Analysis of DNA samples from more than 520,000 people brings the number of known stroke-risk loci to 32.
A new DNA assay developed by forensic scientists helps archaeologists reconstruct eye and hair color from old teeth and bones.
May 1, 2013|
Archaeologists working in Poland in 2010 unearthed the remains of two females mysteriously buried among monks in the medieval Benedictine Abbey in Tyniec on the outskirts of Krakow. The team extracted DNA from a tooth of one woman and estimated that its owner had died sometime between the 12th and 14th centuries and likely had brown eyes and dark hair.
The following year, the same lead archaeologist, Jagiellonian University professor Henryk Głąb, excavated another pair of skeletons—these were male—buried in the Church of St. Andrew in Krakow, aged 60 and 75 at the time of their deaths in the 14th century. They were suspected to have been Polish magnates, or members of the nobility, the younger man with blue eyes and the older with blue eyes and light-blond hair.
Głąb and colleagues arrived at these physical descriptions using a new forensic DNA sampling test that could shed light on the appearance of individual historical figures, as well as potentially answer larger questions about the evolution of hair and eye color in Europe (Investigative Genetics, 4:3, 2013). The assay, called HIrisPlex, works by looking at 11 genes containing 24 sequence variations that contribute to hair and eye color. Using just snippets of DNA from exhumed bones and teeth, researchers can reconstruct physical characteristics that have long since degraded. “It’s a nice way of looking back on our past but using present tools,” says Susan Walsh, a PhD student in the Department of Forensic Molecular Biology at Erasmus MC University Medical Center Rotterdam in the Netherlands, who helped develop HIrisPlex.
In 2011, Walsh and colleagues published a description of an earlier version of the assay, called IrisPlex, that only predicted eye color (Forensic Science International: Genetics, 5:170-80, 2011). In January, they described how HIrisPlex identification of hair and eye color could work as an even better tool for identifying missing persons and pursuing leads in criminal cases (Forensic Science International: Genetics, 7:98-115, 2013). But while proving HIrisPlex’s versatility, they stumbled upon the tool’s archaeological potential.
The scientists had already validated their systems by testing DNA from living people and finding that it could accurately predict their eye and hair color, but they wanted to push the tool further. “In forensics it is important to know that the system that is used routinely is very sensitive, very robust, reliable,” says codeveloper Wojciech Branicki of the Institute of Forensic Research and Jagiellonian University in Krakow. “I think the best way to show this is to find some extreme samples.”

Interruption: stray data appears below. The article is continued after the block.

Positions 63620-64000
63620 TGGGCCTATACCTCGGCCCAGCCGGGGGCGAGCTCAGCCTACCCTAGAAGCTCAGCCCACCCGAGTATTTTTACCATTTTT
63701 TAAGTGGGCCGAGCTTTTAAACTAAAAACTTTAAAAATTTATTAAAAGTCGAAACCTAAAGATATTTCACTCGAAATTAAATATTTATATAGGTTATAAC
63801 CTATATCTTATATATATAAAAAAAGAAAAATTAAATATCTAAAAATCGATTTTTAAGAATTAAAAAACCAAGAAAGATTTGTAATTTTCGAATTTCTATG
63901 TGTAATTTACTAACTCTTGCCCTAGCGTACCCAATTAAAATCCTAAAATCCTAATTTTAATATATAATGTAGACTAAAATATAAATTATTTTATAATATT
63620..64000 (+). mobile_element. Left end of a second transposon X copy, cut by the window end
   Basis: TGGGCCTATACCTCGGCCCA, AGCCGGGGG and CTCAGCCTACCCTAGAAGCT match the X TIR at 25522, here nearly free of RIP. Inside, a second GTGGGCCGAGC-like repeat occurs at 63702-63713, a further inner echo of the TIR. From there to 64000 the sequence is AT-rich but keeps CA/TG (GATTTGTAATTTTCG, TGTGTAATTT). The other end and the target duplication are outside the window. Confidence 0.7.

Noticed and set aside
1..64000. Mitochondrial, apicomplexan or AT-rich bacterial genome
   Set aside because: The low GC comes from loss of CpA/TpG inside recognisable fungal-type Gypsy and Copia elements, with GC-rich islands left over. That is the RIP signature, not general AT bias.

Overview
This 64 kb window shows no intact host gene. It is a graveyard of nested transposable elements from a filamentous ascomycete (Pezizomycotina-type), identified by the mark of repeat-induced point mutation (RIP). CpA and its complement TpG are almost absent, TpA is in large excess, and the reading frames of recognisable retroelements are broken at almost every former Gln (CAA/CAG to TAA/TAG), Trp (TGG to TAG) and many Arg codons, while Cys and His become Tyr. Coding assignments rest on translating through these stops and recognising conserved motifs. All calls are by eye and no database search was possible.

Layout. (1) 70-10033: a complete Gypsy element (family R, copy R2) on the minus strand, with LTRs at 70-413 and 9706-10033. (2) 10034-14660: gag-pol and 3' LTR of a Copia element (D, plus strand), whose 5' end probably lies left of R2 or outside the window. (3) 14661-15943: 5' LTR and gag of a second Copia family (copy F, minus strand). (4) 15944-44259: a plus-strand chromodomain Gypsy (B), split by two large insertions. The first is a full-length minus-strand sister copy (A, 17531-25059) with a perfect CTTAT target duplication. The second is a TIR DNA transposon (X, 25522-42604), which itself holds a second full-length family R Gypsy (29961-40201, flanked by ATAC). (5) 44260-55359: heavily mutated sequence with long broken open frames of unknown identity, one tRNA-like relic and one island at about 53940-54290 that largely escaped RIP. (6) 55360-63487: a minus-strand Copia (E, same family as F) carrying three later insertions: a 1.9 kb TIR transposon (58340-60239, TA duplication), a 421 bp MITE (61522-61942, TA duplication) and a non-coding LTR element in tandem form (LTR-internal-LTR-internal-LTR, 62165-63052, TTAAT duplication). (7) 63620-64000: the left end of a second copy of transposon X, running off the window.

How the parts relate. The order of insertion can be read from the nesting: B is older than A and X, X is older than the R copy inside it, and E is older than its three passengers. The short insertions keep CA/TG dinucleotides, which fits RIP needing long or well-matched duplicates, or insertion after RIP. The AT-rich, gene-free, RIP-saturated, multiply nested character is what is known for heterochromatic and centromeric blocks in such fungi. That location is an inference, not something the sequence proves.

Branicki, who deals with modern bone samples in his casework, found his extreme samples in his colleague Głąb's medieval skeleton collection. He proposed the idea of testing the skeletons to Manfred Kayser, a forensic geneticist also at Erasmus MC University Medical Center Rotterdam and lead researcher of the HIrisPlex team, and they selected remains from a wide range of ages and preservation conditions.
“I was surprised it worked so well,” Kayser admits. “With very few exceptions, we could analyze all these samples.” In the end the scientists were able to predict eye color for all 26 samples and hair color for 23 out of 26 samples, including contemporary corpses and bones from forensic casework, unidentified bones from the World War II prison camp at Poznan, and the three medieval samples. They were also able to correctly predict the eye color of Poland’s General Władysław Sikorski, who died in 1943, and was known to have had blond hair and blue eyes.
Of the three samples that didn’t track all 24 of the sequence variations that HIrisPlex assays, two were contemporary remains and the third was one of the two medieval noblemen, illustrating that, for HIrisPlex to work, age is often less important than storage conditions of the genetic material.
Though the kit has a long way to go before becoming widely adopted by forensic scientists working within the judicial system, Branicki says that HIrisPlex has already been used in Poland to help identify the remains of a woman. He could not give further details about the circumstances of her death because the case has not yet been closed, he said. HIrisPlex is also currently being used in the investigation of a murder case and a rape case in Poland.
Appearance has been predicted from DNA sequencing information before. For instance, scientists previously predicted that Neanderthals had light skin and red hair by looking at a variant of the gene MC1R, and Branicki and colleagues analyzed the remains of astronomer Nicolaus Copernicus, who died in 1543, to predict that his eyes had been light-colored from a single variant in his HERC2 gene.
Nevertheless, HIrisPlex is the “most comprehensive” and easiest assay yet available, says Michael Hofreiter, an evolutionary biologist at York University who was not involved in the test’s development. HIrisPlex simultaneously targets a broad array of relevant single nucleotide polymorphisms and gives a framework for interpreting them.
Kayser says HIrisPlex has potential for helping to explain how and when blue and green eyes and light hair evolved in Europe. Hofreiter suggests a version of the tool could also shed light on the appearances of distant European ancestors, such as the Etruscans or Celts. “We have no idea what they looked like,” he says.
PhD student Walsh says that deciding to look at the medieval bones “was more curiosity than the logical way of looking at what’s next,” but that it has opened up promising new uses for HIrisPlex. “We’ve been working so hard in getting the forensic community to use our tools,” she says. “It’s nice to look at it from another angle.”